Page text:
Archetypes are something you probably studied in high school or if you’re a fan of The Artist’s Journey by Christopher Vogler or Joseph Campbell’s The Hero’s Journey.
ALERT: This is critical information for any writer, any genre.
An archetype is something that is:
- an original that has been imitated
- a recurrent symbol or motif in literature, art, or mythology
The term archetype can be applied to:
• An image
• A theme
• A symbol
• An idea
• A character type
• A plot pattern
Carl Jung, the first person to recognize that there were universal patterns in
all stories and mythologies regardless of culture or historical period, hypothesized that humans had a collective unconscious, a sort of universal, primal memory. Gender, culture, nationality did not matter. We all recognize these mythic images and stories. We are drawn to certain character patterns used in storytelling which resonate with dynamic experiences and we recognize them in the fairy tales that are read to us and in the literature we read as adults. We respond to these patterns unconsciously and literature brings these responses into the conscious realm.
Joseph Campbell took Jung’s work with mythic images and refined the concept of hero. Then after several versions of Star Wars, George Lucas decided to revisit The Hero’s Journey and bam! As they say, the rest is history. He used the journey chronology and archetypal characters to secure his place in cinematic history.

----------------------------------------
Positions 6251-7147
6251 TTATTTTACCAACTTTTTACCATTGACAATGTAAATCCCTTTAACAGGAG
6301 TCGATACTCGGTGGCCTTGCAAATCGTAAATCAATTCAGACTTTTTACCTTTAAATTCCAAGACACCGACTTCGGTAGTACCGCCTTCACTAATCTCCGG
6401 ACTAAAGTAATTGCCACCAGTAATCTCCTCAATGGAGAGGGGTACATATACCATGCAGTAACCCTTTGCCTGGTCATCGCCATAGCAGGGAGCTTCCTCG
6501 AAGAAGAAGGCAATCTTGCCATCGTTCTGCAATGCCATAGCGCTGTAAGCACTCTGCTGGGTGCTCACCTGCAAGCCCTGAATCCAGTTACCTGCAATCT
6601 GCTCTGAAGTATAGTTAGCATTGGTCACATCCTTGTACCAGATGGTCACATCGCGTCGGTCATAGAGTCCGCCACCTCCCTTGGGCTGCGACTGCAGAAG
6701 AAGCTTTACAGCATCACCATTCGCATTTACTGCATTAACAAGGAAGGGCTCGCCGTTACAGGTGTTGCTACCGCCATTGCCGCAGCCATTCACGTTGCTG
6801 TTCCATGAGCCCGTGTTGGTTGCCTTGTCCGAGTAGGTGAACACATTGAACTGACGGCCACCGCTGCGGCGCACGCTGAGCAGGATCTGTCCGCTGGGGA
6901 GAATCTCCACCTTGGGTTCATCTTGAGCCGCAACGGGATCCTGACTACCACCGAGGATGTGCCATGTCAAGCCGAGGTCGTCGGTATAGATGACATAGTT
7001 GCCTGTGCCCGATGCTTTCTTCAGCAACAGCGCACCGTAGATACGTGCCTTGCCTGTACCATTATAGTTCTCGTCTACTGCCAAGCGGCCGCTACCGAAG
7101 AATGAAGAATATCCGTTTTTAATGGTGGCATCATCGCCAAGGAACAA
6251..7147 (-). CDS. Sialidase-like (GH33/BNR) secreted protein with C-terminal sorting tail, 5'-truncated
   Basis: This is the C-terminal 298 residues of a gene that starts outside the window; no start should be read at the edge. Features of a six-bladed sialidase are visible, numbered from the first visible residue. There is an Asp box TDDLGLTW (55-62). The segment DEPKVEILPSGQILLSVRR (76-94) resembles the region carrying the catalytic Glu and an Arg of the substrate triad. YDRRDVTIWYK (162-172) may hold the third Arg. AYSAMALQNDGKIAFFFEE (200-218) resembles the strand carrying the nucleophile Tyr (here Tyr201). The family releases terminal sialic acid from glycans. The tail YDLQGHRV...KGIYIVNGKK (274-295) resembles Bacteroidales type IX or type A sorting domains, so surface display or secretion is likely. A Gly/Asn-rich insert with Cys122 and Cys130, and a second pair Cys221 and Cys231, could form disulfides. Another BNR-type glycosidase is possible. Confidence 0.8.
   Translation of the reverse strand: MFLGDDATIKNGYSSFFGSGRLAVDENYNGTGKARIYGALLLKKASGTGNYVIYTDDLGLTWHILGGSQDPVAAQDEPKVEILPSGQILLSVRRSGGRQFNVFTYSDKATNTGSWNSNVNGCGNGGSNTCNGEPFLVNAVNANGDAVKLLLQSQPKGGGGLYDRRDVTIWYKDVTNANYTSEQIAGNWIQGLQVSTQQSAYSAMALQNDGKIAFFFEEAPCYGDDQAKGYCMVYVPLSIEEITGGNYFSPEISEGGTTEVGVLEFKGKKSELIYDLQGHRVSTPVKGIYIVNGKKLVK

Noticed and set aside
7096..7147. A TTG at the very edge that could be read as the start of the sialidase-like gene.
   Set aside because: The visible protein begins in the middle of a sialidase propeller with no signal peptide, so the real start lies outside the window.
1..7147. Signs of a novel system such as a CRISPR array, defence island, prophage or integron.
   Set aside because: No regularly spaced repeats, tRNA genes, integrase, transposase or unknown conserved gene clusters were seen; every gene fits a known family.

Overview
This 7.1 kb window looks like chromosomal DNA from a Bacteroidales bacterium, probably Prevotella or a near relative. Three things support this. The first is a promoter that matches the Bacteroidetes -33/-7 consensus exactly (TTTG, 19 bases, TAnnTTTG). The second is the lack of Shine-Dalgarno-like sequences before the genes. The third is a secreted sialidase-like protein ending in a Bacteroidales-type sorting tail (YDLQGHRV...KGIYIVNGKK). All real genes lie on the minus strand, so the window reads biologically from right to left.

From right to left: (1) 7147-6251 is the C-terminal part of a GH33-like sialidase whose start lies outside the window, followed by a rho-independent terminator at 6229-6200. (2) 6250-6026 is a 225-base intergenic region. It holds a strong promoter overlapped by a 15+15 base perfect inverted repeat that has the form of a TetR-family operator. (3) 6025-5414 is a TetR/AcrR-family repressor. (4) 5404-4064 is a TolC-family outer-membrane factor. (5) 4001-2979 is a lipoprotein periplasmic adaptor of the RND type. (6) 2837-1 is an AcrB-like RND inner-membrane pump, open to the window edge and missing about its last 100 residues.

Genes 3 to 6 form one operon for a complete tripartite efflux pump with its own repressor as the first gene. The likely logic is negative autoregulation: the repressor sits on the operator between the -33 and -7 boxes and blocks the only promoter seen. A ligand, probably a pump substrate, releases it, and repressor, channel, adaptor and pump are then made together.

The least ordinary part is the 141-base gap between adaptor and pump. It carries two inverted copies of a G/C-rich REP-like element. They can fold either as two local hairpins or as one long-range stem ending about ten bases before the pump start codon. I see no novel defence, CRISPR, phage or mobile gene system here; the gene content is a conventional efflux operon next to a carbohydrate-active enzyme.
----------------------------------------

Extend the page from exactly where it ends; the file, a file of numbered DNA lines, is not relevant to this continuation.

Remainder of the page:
To get a better grasp on this idea, watch the first three episodes of Star Wars (the REAL first three) OR episodes 4, 5 and 6 if you are younger. Use this worksheet > http://www.msu.edu/~jdowell/pdf/JosephCampbellPathHero.pdf to follow the hero’s journey and see which character is filling which archetypal role.
I found the four archetype charts below on Maris McKay’s blog and loved them. I would also add that these archetypes aren’t always this gender specific. My current heroine in my work-in- (very slow)-progress is something of The Charmer and The Lost Soul (her core character trait). My hero is The Chief and The Nurturer (his core character trait) ….. as of now. When creating your characters you might want to consider how each archetype would react to another. Bad boy/Han Solo + The Boss/ Princess Leia = sparks and head butting. You don’t want to make it easy on them.
(Thanks Maris! http://marismckay./heroine-archetypes) She goes into much more detail on her blog, so scoot over there to read up on these.
I’ll be discussing character more in future posts, but in the meantime, see how your characters fall into line. Also, watch Star Wars. Once you incorporate Jung/Campbell/Vogler’s concept in your plotting and character building, you won’t regret it.
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